Demonstrating a need for reform

Ted Baskerville argues for the use of demonstrative evidence for juries in complex cases of white-collar crime. Ted Baskerville is managing director of Buchler Phillips Lindquist Avey, forensic and investigative accountants, affiliated to the Kroll O Gara Group.

As an investigative and forensic accountant, I am deeply interested in the effective prosecution of fraudsters. It is my job to provide expert analysis of how financial wrongdoings have been committed and find the evidence needed for a successful prosecution.

White-collar crime is growing so fast – there are estimates that only one in four white-collar crimes is ever detected – that the question of whether the fraudsters are winning is often raised.

In my experience, the major characteristic that criminals in white collars share with those of the streetwise variety is the conviction that they won't get caught.

The Law Commission is looking at the legal framework and its effectiveness in convicting fraudsters. This examination of the law is aimed at trying to establish whether a general offence on fraud would improve the criminal law or not.

This closer examination of the law as applicable to fraud cases is timely, as the fight against white-collar crime is getting tougher. But considering that the strength of the evidence is one of the most important ingredients necessary to prove that an accused is guilty or not, I would suggest that more thought should be given to the way the evidence in fraud cases is presented.

As it generally stands at the moment, discovery in most courts consists of the witness answering questions about the evidence.

This principle applies to all witnesses, irrespective of the evidence they give.

What is particularly important in the examination of the evidence in fraud cases is that the jury in general does not actually get to see all the evidence; in my case that means the reports put together by forensic accountants.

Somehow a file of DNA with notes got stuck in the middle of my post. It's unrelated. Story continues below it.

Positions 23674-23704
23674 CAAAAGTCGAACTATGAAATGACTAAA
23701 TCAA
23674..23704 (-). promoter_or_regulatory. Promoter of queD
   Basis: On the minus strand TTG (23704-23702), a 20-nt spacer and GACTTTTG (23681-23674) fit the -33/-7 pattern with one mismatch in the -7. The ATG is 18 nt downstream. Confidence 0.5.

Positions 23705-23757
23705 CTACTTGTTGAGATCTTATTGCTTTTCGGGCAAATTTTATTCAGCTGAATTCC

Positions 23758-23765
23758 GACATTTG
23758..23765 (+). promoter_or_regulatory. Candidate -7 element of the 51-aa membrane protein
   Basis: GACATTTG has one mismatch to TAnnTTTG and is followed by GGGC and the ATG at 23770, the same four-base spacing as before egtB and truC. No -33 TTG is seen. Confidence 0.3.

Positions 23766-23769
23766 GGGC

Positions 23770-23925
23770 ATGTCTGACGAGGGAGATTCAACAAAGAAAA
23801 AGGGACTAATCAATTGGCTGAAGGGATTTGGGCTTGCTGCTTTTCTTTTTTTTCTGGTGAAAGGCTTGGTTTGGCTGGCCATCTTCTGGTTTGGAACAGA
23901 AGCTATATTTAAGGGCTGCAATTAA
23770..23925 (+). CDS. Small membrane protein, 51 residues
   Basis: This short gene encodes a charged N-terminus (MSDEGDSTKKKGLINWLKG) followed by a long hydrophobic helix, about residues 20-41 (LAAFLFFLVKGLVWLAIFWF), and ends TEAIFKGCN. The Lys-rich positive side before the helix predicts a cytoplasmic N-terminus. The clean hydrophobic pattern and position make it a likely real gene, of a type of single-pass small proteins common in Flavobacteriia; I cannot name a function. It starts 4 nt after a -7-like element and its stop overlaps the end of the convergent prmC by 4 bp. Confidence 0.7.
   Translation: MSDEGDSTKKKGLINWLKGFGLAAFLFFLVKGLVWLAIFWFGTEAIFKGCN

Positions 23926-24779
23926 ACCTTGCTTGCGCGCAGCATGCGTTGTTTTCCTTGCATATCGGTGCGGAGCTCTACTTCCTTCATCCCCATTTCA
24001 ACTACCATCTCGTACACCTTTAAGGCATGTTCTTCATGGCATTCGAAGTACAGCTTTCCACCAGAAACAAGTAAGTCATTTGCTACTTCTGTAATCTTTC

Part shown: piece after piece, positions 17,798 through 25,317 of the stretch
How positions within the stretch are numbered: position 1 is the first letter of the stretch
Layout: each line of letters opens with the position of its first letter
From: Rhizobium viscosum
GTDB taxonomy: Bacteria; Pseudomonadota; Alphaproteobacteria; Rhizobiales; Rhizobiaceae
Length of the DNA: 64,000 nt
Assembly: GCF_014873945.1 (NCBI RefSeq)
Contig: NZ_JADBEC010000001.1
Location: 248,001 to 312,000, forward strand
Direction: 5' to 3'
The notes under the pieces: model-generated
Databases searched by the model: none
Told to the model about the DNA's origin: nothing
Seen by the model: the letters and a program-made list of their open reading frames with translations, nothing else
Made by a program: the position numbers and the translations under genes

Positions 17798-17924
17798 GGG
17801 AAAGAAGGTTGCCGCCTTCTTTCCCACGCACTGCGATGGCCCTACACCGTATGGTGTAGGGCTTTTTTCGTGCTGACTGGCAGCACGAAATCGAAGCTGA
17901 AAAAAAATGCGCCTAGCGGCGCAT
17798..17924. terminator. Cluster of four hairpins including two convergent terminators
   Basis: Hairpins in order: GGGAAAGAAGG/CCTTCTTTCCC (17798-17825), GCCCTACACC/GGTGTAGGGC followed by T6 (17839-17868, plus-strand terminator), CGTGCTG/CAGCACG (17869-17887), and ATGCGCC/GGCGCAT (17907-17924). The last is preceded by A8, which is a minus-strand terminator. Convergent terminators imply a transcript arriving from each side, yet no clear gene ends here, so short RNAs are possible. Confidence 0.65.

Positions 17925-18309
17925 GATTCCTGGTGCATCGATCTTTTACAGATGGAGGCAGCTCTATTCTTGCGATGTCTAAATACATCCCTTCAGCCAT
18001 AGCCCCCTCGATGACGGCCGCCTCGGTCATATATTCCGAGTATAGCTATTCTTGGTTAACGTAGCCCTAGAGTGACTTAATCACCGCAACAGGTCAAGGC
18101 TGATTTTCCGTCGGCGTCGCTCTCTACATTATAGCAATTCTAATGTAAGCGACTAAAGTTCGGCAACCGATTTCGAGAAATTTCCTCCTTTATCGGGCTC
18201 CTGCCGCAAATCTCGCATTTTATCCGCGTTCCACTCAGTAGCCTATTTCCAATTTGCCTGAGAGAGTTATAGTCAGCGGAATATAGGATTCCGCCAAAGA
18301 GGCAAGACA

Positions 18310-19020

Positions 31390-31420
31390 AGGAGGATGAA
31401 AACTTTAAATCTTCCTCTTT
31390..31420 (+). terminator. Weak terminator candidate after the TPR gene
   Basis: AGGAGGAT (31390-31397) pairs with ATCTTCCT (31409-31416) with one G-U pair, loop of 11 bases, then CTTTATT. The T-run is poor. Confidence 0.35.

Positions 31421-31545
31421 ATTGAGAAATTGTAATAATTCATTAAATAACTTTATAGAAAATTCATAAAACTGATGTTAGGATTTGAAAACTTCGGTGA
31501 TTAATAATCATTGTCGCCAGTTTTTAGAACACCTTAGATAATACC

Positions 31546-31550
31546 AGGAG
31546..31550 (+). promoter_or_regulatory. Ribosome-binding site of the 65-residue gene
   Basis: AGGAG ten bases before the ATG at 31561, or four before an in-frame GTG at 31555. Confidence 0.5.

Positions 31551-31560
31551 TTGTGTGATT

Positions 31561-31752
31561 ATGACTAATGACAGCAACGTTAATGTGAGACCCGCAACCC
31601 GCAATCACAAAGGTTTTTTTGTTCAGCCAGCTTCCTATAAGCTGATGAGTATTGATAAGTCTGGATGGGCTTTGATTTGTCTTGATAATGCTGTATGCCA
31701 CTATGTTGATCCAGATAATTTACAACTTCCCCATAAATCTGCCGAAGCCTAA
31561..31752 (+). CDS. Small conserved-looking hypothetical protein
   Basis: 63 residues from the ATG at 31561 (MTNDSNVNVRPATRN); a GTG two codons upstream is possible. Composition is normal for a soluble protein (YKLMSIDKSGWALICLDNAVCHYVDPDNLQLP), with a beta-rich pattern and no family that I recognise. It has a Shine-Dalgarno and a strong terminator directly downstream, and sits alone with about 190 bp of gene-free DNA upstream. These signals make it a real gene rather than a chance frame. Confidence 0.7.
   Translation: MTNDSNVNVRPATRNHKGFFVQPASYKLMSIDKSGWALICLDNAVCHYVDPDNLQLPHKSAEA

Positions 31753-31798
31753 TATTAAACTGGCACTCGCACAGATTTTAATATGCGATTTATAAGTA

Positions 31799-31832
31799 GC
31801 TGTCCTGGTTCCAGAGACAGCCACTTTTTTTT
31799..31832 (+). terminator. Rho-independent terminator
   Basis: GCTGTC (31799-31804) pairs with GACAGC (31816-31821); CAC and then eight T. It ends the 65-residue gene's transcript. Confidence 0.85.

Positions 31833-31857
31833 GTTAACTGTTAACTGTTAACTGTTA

As an expert I put my findings in my expert's report. This report is submitted as evidence and if I am in the witness box, I will have to be able to answer questions about my report.

Thus, complicated financial evidence is called upon by cross-examination with the jury not having the full, written report in front of them.

Financial information, particularly the sort which is relevant in fraud cases, can be very complex. In order to circumvent controls, fraudsters have to be very clever at hiding their tracks. Therefore most frauds involve complex schemes where money is siphoned off and moved from bank account to bank account.

Although I have years of experience as an expert witness and know how to bring to life financial records without having to revert to jargon, I doubt whether it is really possible to follow the examination of financial evidence by just listening to a question and answer session.

In any case, evidence has to be clear and understandable.

One of the most useful ways of explaining something clearly, for instance somebody's actions or the circumstances surrounding their actions, is by way of visual illustration or demonstration on the basis of the principle that pictures speak louder than words.

Presenting evidence in a clear format with the use of visual aids and computer graphics can save a lot of time and increase comprehension. Complex financial information such as the movement of money in and out of accounts and through financial institutions around the world, for instance in situations involving money laundering, can be illustrated by pictures and graphs very effectively.

As the case for it is strong, the principle of demonstrative evidence is gaining ground in the UK, albeit slowly. Its use in court is still very rare, unlike in North America, where it is standard practice.

The main reason why there are reservations about using it in the UK is that its usefulness is not sufficiently appreciated.

But the legal community here is beginning to be actively interested in its use in non-court settings. This stems from the greater emphasis on achieving alternative dispute resolution (ADR).

Getting all the decision makers round the table in order to talk and showing them through the evidence can be enormously helpful in settlement discussions. Indeed, on its introduction to a case just prior to trial, demonstrative evidence has been known to bring about a very swift conclusion.

With the emphasis on ADR and Lord Woolf's determination to improve the efficiency of court proceedings, demonstrative evidence will need to be used more and more widely. That much is clear.

However, what is not clear is how long it will take to become established as a court routine.

Judging by the speed at which judges are becoming adept at using other innovations in court proceedings, for instance computer technology, this hopefully won't be too long.